It’s Tuesday, July 2nd, I am still in Louisville prepping Ruby for the road. After a major/minor fix of some electrical wiring I took her first out in the country and then into the city for a test drive. My fear is the engine cutting out without warning. It did that the other day. Today the engine ran fine on the open road and in stop and go traffic. I’m hopeful.
While in the city I stopped in a parking lot to ask a postman for directions. I pulled up in front of his vehicle and shut off the engine so we could hear one another clearly. At that moment the small white car next to him backed out. I didn’t see a driver, hear an engine, or see any lights. He and I both yelled. The next moment I was down on the ground with Ruby on her side. The white car struck Ruby squarely, but luckily at very low speed. I was uninjured. I wasn’t sure about Ruby. Liquids dripped from the front end and near the engine. Ruby bled.
The postman & I picked Ruby up. I pushed her to an empty parking space. The driver was shaken. I was truly uninjured, no macho posturing here. I wasn’t even bruised. I got the directions I needed and dismissed the postman. Sarah, the driver, and I stood for a few minutes. I inspected Ruby. Everything was in order, but she didn’t start. I assumed she was flooded, something that happens when she goes down onto her left side. Sarah and I talked. She pulled back her hair and showed me a scar on her forehead from a car accident. I said that’s exactly what this was, an accident. Then Ruby started right up. A happy ending.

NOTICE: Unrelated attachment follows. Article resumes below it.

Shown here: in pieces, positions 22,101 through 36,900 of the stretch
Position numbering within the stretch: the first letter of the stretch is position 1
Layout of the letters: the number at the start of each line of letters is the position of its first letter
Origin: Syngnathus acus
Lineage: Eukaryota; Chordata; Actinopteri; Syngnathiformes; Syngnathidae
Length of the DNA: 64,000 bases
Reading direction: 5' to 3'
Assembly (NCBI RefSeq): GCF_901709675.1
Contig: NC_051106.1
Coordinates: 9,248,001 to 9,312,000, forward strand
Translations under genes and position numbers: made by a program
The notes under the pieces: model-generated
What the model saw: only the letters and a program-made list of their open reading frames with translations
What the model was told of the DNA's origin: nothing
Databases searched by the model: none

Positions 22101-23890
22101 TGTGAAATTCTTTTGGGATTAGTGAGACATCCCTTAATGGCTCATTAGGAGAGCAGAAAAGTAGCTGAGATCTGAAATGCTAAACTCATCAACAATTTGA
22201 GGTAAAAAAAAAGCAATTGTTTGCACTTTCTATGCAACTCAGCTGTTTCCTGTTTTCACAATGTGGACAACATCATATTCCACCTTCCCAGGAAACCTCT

I tell this story so I can introduce another accident. I wrecked in West Virginia a few weeks back. It was the wet morning of a wet 48 hours. I was on a busy country road, traffic started to back up behind me. Under these circumstances I always pull over and let traffic pass. Usually it is into a large paved parking area or drive. This morning it was on a small side road. Although the road was paved, there was a thick layer of gravel covering its first 3 or 4 feet. As I pulled into it the bike swerved with the rear wheel loosing traction. I fishtailed. The bike heaved over on it right side sending me flying. I hit the road on my front, bounced, and flipped over, landing on my backside, feet down. I stood upright. I was shaken, not broken.
The third or fourth car in line pulled over. We picked Ruby up. She was limp with twisted baggage hanging only on one side. I pushed her awkwardly to the side of the street and got her balanced on the kickstand. I assured the driver I was fine and he drove off. I unpacked Ruby in the rain disconnecting twisted bungee cords and setting the bags aside. I took a rag and wiped Ruby down looking for broken bits. The only damage was a bent right brake lever. It had taken the brunt of the fall, not my new right mirror.
Ruby started right up. I remounted the gear. It was gray and raining and I was shaken. I wondered what the hell I was doing. ‘Having an adventure,’ I told myself. And so I am.